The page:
GOP lawmaker: Border kids to strain schools

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A Republican lawmaker says the tens of thousands of unaccompanied minors sent to live with a guardian while awaiting detention trials would have a "real impact" on local schools this fall. 

Earlier this week, the Education Department released a fact sheet on "unaccompanied alien children" (UAC) after "it began to receive inquiries" from local officials.


Rep. Mick MulvaneyJohn (Mick) Michael MulvaneyThe Hill's Morning Report — Sponsored by AdvaMed — House panel delays impeachment vote until Friday Senate gears up for battle over witnesses in impeachment trial Conservative group hits White House with billboard ads: 'What is Trump hiding?' MORE (R-S.C.) tells The Hill that the lack of specific details involving the UACs dispatched to states across the nation who have a "sponsor" — a parent, relative or other adult that claimed the child — will cause big problems for public school administrators. 

“These kids are going to school in September … put yourself in the shoes of a local school board member who might have a hundred kids in their district that they don't even know about and won't know about until the first day of school … [it] is going to have a real impact, and it doesn't sound like that's the end of it,” Mulvaney said.

Many of the 63,000 children who have been apprehended this year have been released to a sponsor to await deportation hearings. Most of them have come from Guatemala, El Salvador or Honduras.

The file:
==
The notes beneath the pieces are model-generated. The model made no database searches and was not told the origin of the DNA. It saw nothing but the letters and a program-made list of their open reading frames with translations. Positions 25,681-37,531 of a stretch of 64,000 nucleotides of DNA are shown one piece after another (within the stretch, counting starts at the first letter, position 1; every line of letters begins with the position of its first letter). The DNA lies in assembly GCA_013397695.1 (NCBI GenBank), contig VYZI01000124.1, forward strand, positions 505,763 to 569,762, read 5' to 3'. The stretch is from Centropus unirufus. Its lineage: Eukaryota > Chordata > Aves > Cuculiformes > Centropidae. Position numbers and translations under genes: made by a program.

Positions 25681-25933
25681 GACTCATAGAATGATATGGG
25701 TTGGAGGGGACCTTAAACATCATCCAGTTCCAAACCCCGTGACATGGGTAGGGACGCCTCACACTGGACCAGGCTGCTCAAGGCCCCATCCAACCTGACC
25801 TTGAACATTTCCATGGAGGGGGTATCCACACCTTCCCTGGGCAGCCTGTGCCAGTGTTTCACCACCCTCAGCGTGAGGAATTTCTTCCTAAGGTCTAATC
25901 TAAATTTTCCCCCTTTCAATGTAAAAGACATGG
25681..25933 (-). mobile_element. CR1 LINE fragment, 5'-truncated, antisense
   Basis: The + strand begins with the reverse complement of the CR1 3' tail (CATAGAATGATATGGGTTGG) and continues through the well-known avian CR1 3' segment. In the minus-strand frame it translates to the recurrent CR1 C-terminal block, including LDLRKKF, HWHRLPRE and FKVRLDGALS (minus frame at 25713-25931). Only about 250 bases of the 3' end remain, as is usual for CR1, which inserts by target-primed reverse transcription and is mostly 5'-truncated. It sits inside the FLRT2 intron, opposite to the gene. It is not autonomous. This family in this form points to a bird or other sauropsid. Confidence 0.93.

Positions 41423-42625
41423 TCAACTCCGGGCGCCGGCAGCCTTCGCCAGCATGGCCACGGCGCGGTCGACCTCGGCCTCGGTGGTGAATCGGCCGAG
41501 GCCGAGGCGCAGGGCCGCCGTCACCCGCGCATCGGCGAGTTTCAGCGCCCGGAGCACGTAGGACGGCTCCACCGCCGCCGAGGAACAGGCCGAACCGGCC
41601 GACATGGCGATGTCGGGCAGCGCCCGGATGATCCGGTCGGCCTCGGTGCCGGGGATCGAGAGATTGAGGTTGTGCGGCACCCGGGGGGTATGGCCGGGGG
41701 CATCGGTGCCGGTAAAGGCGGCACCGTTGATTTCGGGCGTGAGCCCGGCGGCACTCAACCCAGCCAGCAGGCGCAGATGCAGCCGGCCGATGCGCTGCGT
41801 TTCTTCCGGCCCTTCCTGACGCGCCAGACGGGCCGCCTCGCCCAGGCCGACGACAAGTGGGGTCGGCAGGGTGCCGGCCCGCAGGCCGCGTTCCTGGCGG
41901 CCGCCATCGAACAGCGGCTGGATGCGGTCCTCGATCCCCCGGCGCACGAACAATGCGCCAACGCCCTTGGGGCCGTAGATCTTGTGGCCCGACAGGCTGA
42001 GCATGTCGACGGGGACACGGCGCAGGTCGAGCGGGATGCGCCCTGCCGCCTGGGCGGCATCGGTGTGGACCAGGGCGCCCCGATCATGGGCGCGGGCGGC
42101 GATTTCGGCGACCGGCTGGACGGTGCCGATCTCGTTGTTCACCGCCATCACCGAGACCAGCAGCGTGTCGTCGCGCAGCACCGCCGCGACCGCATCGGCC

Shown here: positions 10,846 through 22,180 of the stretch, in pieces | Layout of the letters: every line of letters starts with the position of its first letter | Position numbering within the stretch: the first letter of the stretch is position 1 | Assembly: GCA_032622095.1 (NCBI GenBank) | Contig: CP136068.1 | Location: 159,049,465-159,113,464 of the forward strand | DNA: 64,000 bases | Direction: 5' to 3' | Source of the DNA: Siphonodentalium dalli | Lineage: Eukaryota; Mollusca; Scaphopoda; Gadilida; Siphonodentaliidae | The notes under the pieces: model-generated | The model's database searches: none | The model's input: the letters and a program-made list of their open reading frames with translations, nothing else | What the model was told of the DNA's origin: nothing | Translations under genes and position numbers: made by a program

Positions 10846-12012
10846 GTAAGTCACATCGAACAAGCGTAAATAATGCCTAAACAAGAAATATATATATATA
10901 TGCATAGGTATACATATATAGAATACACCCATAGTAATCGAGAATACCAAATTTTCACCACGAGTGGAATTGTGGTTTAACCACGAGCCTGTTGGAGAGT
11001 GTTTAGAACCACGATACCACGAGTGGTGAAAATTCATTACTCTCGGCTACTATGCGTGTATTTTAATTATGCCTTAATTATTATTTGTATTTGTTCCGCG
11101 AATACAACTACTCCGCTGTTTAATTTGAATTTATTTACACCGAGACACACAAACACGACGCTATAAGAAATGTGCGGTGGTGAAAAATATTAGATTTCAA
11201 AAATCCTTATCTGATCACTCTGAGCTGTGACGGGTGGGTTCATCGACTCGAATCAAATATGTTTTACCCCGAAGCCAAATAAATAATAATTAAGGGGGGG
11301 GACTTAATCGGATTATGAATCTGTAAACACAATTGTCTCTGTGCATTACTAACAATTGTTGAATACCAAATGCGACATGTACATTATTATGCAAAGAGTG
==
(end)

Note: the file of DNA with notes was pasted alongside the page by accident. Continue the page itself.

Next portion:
A total of 37,477 have been released to sponsors around the country, touching all 50 states, according to the Office of Refugee Resettlement. 

Shortly before Congress left for the August recess, Mulvaney and his fellow Palmetto State GOP congressional delegation members wrote to the secretaries of Homeland Security, and Health and Human Services for answers as to where the 350 kids sent to South Carolina were located within the state and how their sponsors were selected, among other questions. 

(Since that letter, South Carolina has received 84 additional children, according to the Office of Refugee Resettlement.) 

Mulvaney notes that there is little Congress can do to help prepare for the influx of kids in schools due to the law. 

An earlier guidance issued by the Justice and Education departments in May spelled out that UACs are entitled to a public education, regardless of their immigration status or the immigration status of their sponsor. 

That point was reiterated in the Education Department fact sheet: “...when students are released to an appropriate sponsor, typically a parent, relative or family member, or other adult sponsor, while awaiting immigration proceedings, they have a right — just like other children living in their community — to enroll in local schools regardless of their or their parents’ actual or perceived immigration or citizenship status."